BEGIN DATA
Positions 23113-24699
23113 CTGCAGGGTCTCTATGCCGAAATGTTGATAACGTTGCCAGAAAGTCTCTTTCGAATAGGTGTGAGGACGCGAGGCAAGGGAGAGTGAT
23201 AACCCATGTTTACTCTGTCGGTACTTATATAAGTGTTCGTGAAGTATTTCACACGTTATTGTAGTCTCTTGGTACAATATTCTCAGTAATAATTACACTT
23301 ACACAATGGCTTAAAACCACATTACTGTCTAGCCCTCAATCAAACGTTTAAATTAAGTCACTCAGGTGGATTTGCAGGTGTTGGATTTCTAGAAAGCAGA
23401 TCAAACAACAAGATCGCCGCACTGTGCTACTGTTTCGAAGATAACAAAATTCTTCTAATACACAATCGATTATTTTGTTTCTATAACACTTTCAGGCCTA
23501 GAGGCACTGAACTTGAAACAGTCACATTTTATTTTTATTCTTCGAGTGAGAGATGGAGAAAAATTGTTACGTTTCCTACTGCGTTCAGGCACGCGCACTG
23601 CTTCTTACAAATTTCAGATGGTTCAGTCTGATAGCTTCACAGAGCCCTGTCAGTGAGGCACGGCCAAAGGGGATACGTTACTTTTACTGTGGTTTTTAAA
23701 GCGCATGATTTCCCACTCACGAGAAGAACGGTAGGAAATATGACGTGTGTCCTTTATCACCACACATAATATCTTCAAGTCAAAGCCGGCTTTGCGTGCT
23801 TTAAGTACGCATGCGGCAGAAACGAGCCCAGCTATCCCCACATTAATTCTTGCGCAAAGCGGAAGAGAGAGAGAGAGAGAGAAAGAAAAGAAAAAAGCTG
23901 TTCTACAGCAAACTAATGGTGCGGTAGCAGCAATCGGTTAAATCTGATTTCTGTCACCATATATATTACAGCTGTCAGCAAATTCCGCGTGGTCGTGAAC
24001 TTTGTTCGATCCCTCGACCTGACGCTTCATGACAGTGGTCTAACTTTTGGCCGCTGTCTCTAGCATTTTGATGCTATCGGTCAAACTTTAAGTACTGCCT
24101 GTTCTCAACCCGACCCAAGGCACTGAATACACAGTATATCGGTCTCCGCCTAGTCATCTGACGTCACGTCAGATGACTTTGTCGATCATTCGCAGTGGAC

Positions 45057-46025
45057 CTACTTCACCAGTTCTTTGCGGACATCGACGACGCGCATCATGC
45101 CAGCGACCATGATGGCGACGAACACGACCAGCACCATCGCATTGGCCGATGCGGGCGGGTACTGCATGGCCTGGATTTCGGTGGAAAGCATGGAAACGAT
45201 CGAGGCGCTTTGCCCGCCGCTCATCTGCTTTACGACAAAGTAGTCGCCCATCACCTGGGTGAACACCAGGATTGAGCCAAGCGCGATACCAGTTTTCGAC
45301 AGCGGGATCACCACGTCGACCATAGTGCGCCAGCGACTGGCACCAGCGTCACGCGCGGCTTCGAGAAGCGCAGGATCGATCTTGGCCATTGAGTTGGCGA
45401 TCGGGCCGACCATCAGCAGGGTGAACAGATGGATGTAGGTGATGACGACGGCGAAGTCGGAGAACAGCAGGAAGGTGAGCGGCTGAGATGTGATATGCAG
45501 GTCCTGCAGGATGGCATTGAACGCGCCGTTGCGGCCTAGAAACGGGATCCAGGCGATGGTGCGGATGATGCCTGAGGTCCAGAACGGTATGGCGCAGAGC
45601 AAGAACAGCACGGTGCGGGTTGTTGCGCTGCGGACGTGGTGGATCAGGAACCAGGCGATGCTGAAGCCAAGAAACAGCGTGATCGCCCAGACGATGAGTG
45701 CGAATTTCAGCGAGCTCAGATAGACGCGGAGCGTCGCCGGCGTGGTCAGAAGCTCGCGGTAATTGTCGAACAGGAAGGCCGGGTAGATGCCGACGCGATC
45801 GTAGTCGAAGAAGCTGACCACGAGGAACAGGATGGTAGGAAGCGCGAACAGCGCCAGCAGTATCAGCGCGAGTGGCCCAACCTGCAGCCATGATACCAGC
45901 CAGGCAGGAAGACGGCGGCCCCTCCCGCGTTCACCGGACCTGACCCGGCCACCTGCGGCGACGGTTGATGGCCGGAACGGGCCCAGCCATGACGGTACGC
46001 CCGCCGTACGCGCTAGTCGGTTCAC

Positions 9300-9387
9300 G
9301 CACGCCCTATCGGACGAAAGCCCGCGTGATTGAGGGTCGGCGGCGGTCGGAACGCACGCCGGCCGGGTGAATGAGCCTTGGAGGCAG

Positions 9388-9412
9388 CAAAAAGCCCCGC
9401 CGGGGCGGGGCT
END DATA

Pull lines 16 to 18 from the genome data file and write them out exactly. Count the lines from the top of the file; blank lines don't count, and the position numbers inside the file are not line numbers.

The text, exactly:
45201 CGAGGCGCTTTGCCCGCCGCTCATCTGCTTTACGACAAAGTAGTCGCCCATCACCTGGGTGAACACCAGGATTGAGCCAAGCGCGATACCAGTTTTCGAC
45301 AGCGGGATCACCACGTCGACCATAGTGCGCCAGCGACTGGCACCAGCGTCACGCGCGGCTTCGAGAAGCGCAGGATCGATCTTGGCCATTGAGTTGGCGA
45401 TCGGGCCGACCATCAGCAGGGTGAACAGATGGATGTAGGTGATGACGACGGCGAAGTCGGAGAACAGCAGGAAGGTGAGCGGCTGAGATGTGATATGCAG